Berkeley, CA, where I live, has had a record 570 catalytic converter thefts so far this year, four of which involved gunfire. Thieves pull up late at night, saw off the catalytic converter in about 30 seconds, and drive off. Unless someone tries to stop them, which is where gunfire comes in.
This is a big national trend – rings of thieves have been recently caught with hundreds of millions of dollars worth of the stolen converters, fencing them through a garage in New Jersey.
Why catalytic converters? Because they’re easy to steal and contain precious metals like platinum, palladium, and rhodium. Apparently platinum goes for $8 or $900 per ounce, palladium for $2,200 per ounce, and rhodium over $10,000 per ounce. The primary use globally for all these metals? Making catalytic converters!
Most people probably have no idea what catalytic converters do; they’re lipstick on the pig of the internal combustion engine, high tech greenwashing that made us think gas engines weren’t totally gross all these years (they convert nasty stuff like carbon monoxide, nitrogen oxide and unburnt hydrocarbons into carbon dioxide, water and oxygen).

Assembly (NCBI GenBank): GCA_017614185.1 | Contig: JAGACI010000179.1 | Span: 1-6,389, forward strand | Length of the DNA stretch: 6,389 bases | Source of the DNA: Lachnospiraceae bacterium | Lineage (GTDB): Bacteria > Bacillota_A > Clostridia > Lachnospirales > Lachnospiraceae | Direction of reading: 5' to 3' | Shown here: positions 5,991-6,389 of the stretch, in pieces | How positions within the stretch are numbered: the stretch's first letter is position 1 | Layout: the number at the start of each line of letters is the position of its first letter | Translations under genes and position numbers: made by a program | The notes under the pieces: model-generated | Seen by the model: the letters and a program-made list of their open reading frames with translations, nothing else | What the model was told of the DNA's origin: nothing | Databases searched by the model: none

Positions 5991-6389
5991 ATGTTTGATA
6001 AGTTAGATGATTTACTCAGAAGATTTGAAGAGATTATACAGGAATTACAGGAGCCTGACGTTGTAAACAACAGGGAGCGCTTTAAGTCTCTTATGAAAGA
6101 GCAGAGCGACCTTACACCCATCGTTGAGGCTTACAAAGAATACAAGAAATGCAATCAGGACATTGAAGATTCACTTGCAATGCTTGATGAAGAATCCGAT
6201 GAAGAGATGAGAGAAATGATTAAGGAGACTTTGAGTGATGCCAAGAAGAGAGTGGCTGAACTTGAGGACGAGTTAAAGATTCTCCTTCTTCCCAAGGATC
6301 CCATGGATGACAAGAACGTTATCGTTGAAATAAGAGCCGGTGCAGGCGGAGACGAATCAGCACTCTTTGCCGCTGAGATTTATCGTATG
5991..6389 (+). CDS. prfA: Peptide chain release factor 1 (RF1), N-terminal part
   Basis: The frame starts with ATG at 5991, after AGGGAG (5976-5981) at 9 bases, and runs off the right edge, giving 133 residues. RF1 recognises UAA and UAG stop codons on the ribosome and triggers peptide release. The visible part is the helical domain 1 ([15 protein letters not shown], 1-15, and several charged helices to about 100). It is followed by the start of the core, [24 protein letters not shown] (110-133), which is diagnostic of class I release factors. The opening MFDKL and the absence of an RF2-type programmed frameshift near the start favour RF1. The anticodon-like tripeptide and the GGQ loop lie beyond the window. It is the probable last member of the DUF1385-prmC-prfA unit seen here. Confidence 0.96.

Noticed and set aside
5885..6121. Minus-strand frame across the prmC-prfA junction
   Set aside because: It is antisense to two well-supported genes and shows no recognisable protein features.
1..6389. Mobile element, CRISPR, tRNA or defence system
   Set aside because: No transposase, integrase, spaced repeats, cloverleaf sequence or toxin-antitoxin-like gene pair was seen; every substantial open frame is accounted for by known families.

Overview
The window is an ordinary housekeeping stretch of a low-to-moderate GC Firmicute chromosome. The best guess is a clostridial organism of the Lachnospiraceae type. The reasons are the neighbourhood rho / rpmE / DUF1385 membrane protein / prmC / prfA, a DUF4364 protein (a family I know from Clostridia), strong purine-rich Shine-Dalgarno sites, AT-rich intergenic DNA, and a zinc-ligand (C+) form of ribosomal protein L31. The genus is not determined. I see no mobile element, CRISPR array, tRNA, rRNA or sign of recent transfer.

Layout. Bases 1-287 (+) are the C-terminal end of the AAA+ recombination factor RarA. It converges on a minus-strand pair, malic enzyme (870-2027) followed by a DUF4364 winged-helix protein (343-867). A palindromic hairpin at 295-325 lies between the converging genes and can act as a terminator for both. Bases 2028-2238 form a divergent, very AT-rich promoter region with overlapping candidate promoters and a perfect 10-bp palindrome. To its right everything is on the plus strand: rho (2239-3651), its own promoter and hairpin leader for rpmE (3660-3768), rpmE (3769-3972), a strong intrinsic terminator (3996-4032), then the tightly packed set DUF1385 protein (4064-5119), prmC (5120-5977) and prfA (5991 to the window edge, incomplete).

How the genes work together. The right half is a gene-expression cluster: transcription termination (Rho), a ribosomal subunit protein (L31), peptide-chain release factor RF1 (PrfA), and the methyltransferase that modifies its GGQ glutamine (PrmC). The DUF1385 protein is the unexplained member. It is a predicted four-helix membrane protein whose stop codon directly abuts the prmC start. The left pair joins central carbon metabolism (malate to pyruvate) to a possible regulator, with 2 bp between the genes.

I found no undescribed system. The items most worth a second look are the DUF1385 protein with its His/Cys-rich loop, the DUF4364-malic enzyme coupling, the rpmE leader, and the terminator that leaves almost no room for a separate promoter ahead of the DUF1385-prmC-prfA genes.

And they’re expensive: we have about $280 billion locked up in catalytic converter ‘assets’ on our streets ($1,000 per converter times 280 million vehicles on the road in the U.S.).
But do people factor this cost and hassle into the comparison between gas and electric cars? No, because it’s just baked in and we’re numb to it, like oil leaks and oil changes and fluid replacements, radiator problems, etc.
Unless… they steal your catalytic converter one night. You’ll wait weeks or months to drive your car again because of a shortage of replacement converters (which can set you back a couple thousand if you can find one).
Hopefully this won’t happen to you while you’re waiting for supply chain constraints to make electric cars more available (they’re already cheaper than gas cars when you factor in lifetime operating costs).